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A pulled pork trio from SlowBones Modern BBQ

Steven Kolow, who co-founded Boston Chicken in 1985, is entering the barbecue fray with SlowBones Modern BBQ, which he plans to open in late October in Burlington, Mass.

The open-kitchen, fast-casual concept will offer pulled pork, smoked brisket and chicken, as well as char-grilled shrimp burgers. Sides will range from healthful to indulgent, including honey-lemon Greek yogurt with crumbled candied walnuts, maple quinoa, spoon cornbread and better-for-you black beans. Naan bread and lettuce will be available for customers to make wraps, letting guests “honor their diet or their values for the way they eat, without sacrificing their cravings,” Kolow said.

The chickens are cage-free, the brisket is certified black Angus, and the pork is all-natural. Twelve sauces, all free of high-fructose corn syrup, will be offered.

Kolow’s vision is ambitious. He plans to build eight- to 12-unit “pods” fed by central commissaries. The first, centered around metropolitan Boston, will be fed by a commissary in Eliot, Maine. Beans and some of the meat will be cooked there, then reheated at each location. Fresh, seasonal vegetables will be cooked on-premise, as well chicken, cooked in smokers visible to the public.

Kolow said the restaurant’s layout is similar to the original Boston Chicken, only with smokers instead of rotisseries. Three cutting areas will let customers see brisket and chickens being carved.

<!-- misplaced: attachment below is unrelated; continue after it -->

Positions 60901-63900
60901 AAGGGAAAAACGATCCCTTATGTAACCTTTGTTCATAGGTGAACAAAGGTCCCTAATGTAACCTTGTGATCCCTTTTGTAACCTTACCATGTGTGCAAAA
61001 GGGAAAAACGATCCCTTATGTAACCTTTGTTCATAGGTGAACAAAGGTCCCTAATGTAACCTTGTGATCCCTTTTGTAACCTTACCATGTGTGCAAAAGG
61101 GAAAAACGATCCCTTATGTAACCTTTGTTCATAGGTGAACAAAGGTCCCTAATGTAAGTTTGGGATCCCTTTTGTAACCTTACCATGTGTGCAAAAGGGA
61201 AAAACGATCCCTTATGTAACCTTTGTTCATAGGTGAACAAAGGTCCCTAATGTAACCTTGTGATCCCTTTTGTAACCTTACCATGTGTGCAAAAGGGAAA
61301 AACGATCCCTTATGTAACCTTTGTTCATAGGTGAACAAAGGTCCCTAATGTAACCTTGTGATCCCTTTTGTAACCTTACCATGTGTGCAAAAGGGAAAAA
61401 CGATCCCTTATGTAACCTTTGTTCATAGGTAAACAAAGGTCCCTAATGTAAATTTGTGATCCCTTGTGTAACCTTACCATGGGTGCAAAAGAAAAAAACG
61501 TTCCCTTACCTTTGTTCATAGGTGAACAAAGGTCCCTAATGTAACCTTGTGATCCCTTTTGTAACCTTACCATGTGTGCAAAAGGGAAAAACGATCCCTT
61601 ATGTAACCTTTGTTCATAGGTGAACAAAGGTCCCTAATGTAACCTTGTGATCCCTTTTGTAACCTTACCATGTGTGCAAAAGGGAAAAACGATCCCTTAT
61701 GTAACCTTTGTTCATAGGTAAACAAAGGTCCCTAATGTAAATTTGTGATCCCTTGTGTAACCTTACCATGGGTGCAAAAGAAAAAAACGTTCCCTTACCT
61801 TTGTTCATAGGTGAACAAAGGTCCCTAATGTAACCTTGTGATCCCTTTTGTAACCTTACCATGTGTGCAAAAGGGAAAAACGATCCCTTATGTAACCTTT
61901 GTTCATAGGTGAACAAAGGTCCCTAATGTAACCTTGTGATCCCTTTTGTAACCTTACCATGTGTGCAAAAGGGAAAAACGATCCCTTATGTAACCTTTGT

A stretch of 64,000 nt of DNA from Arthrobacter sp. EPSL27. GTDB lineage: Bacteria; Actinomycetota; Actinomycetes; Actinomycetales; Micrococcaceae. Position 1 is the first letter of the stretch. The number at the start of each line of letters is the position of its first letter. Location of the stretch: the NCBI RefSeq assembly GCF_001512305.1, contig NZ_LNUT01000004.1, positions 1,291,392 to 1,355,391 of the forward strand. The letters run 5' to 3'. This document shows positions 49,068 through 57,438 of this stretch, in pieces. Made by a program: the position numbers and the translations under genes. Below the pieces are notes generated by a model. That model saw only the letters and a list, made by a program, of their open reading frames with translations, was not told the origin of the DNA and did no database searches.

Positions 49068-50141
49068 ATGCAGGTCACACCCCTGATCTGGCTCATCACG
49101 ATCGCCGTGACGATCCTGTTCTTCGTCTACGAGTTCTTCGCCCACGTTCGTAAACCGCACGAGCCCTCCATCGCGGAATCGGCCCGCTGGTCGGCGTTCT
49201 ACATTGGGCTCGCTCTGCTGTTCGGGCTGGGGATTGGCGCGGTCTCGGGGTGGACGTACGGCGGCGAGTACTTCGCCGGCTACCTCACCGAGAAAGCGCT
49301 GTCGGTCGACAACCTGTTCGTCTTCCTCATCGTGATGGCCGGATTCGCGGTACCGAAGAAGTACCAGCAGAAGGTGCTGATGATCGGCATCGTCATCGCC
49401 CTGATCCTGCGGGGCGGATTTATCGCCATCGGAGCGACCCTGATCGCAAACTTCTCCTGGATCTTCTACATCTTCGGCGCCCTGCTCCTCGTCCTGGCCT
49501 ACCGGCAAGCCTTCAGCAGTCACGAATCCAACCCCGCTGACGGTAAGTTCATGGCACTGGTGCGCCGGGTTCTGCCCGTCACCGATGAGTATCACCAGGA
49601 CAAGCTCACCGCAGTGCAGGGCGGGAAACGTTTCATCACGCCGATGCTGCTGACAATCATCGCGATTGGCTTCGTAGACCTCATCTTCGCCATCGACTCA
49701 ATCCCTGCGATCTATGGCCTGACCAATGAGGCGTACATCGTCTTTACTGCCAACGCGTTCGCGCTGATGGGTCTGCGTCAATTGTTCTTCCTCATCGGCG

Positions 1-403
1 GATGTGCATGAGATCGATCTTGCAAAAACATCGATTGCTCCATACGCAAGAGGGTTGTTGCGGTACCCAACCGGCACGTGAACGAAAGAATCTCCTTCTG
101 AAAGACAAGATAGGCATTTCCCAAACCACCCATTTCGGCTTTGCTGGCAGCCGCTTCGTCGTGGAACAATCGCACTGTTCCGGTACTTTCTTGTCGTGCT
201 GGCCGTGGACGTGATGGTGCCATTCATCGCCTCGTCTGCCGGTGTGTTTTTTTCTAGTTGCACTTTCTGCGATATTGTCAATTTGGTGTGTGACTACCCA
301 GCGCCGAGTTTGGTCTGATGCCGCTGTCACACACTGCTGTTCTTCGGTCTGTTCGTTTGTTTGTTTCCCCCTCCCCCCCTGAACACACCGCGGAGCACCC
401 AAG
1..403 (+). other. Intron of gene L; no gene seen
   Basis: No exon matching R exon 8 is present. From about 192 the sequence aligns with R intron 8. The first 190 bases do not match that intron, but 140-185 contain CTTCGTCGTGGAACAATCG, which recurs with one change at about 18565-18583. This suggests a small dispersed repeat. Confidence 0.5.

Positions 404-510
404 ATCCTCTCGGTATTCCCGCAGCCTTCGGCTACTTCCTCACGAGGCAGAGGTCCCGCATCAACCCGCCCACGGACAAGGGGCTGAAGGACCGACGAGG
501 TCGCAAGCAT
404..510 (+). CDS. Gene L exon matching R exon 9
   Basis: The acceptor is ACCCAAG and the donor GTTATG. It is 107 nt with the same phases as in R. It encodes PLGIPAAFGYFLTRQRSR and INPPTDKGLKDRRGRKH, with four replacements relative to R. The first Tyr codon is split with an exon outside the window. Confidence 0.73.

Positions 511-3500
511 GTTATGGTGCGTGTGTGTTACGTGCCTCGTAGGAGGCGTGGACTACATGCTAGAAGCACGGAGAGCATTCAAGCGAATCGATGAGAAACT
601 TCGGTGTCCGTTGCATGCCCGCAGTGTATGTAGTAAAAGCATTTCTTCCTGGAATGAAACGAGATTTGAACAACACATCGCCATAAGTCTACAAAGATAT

The first unit will have 28 seats and one smoker in 1,630 square feet. Subsequent units will have two smokers in 2,200-3,000 square feet.

“I think everyone loves barbecue, and although barbecue is notoriously regionalized in the way people expect it … right now, people are just looking for great food and familiar food, presented in a way that they can honor the way they like to eat,” he said.

Opening in Boston, an area without a strong barbecue heritage, lowers the barrier to entry, he said, because potential patrons aren’t “holding on so passionately to their area’s preference.”

Kolow said he plans to run the first location for six to nine months before expanding, but he said he has partners in southern California and southern Florida with whom he plans to work to open in those areas. The California locations would be company owned; in south Florida they would be company owned or a joint venture.

“I am not a fan of franchising until it’s completely ready — systematized and refined,” Kolow said.

Update: Oct. 24, 2013 A previous version of this story has been updated with an image of 4 Rivers Smokehouse's 18-hour smoked angus brisket.

Contact Bret Thorn at bret.thorn@penton.com.
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